Numbers of informed individuals say that the voucher proposal would favor folks in the urban centers, leaving rural parents high and dry. Geoff Thomas, the former superintendent of Madison School District in Rexburg, points out that ”85% of all Idaho’s private and parochial schools are in urban centers.” This highly respected educator says voucher programs are “welfare for the rich.”

For legislators on the fence, a recent poll commissioned by the Idaho Statesman may be instructive. The poll disclosed that 58% of the respondents believed the State spends too little on education and that 63% said taxpayer money should not be used to help residents pay for private schools.

If we really want to improve our public schools, we should make a point of valuing our teachers, hushing those who falsely claim teachers are indoctrination or grooming children and increasing teacher compensation roughly equivalent to what teachers in surrounding states are paid. We could fix our old schools and build new ones with state monies, as the State’s founders contemplated, which would give property tax relief to local property owners. Perhaps MSPC could join in those efforts, which would go a long way toward restoring the effectiveness of our public school system.


The setup


It's been a long time since Oregon and Washington were home to more than at most a single seriously up for grabs congressional seat. This year, the states had a small pile of them.

Fewer are likely to be as seriously contested two years from now, but a couple probably will.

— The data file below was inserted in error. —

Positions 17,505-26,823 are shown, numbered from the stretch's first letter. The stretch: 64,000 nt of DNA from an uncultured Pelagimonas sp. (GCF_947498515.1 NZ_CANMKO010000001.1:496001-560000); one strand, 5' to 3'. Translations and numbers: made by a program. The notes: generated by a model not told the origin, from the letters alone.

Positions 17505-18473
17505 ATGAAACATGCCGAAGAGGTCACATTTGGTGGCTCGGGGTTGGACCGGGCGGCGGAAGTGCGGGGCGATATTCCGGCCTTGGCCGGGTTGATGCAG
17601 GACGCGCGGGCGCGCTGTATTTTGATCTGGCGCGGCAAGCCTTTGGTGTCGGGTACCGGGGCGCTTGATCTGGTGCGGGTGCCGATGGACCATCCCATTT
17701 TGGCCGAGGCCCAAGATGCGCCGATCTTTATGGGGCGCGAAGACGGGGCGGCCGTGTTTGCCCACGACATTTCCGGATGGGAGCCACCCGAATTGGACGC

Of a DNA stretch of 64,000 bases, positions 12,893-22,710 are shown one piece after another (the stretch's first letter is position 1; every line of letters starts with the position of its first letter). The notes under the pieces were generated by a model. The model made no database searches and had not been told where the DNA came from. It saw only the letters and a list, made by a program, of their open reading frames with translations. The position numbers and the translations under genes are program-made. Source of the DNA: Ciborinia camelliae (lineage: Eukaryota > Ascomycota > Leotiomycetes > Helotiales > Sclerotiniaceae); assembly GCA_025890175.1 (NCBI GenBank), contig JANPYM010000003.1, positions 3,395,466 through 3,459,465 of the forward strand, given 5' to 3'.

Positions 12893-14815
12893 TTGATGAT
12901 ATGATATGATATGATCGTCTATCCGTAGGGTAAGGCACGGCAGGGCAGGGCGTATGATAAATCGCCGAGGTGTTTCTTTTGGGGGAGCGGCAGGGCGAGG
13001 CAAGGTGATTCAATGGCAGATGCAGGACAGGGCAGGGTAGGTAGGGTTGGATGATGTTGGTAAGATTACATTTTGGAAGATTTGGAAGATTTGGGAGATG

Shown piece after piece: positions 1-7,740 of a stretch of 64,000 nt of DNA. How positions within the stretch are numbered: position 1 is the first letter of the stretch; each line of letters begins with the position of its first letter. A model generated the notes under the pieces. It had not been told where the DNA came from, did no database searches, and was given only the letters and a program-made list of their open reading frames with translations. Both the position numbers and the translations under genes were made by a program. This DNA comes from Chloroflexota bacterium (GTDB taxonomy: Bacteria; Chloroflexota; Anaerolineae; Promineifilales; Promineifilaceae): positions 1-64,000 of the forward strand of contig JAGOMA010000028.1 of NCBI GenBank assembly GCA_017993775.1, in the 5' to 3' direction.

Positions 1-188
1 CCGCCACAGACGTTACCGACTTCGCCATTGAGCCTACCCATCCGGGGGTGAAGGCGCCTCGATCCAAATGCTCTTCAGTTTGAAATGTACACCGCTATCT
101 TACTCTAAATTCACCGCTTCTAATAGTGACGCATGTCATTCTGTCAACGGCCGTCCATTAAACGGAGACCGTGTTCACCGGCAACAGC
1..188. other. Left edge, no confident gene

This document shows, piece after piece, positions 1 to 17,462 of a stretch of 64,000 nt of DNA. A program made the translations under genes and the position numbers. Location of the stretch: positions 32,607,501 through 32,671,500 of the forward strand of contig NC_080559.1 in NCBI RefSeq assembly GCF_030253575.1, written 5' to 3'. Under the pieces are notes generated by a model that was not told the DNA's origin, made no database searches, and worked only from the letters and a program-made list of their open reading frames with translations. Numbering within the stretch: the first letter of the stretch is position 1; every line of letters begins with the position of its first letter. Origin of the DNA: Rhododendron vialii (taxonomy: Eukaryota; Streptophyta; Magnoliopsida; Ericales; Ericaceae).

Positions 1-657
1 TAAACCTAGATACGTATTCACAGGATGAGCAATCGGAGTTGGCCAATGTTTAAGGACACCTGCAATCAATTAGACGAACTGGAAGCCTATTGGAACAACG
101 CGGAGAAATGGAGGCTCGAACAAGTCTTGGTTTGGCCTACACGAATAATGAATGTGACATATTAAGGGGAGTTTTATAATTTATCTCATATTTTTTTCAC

Washington has 10 House seats and Oregon (now) has six. A majority of the seats are clearly non-competitive, falling into either reliable Democratic (WA 1, 2, 6, 7, 9, 10 and OR 1 and 3) or Republican (WA 4 and 5 and OR 2) categories: Neither party is going to devote much effort into trying to preventing what would be a longshot effort to flip them.

Owing partly to redistricting, the remaining five districts in this year's election were deemed close enough calls to draw national attention.

Looking ahead, one of them at least will clearly drop of the list, and another probably should.

Some early (and questionable) polling results showed OR 4 (the southwest, including Eugene and Corvallis) as tight and maybe even with a (deeply flawed) Republican candidate ahead; on that basis, it pulled in substantial national funding. The end result showed Democrat Val Hoyle winning by a not especially close 50.6% to 43.1% for the Republican. That's enough to suspect that Hoyle, an experienced office holder, will have the district in hand two years from now, as outgoing Peter De Fazio long has had: Not with landslides, but with a stable majority.

WA 8 (eastern King and Pierce over to the Wenatchee area) probably is a similar story. It's a close district in partisan makeup, and national prognosticators insisted through most of the recent campaign cycle in labeling it either a dead-even tossup or a slight Republican tilt; neither really made much sense (though it might have if the Republican nominee had been the stronger and better known Reagan Dunn). In the event, Democratic incumbent Kim Schrier defeated her opponent 53.3% to 46.3% in a challenging year; this district may be moving into write-it-off territory, even if no landslides should be expected there.

The district in the middle is the newest in the northwest, OR 6 (Salem, southwest Portland suburbs and small-town Yamhill County). For much of the last cycle national reviewers rated it a toss-up, and then gave Democrat Andrea Salinas a slight advantage; that late analysis proved about right. She was heavily outspent in the general and stressed by a big-money primary, but the district leans Democratic and the Republican nominee was uncommonly weak. With that in mind, Salinas' win of 50% to 47.5% should be taken as more floor than ceiling: As an incumbent next time, she'll have some room to grow support. This will not be a district Democrats can take for granted, but it's a place they should win if they pay attention.

The two remaining districts were hotly contested this time, and there's good reason to think they will be in 2024 - and realistically could go either way.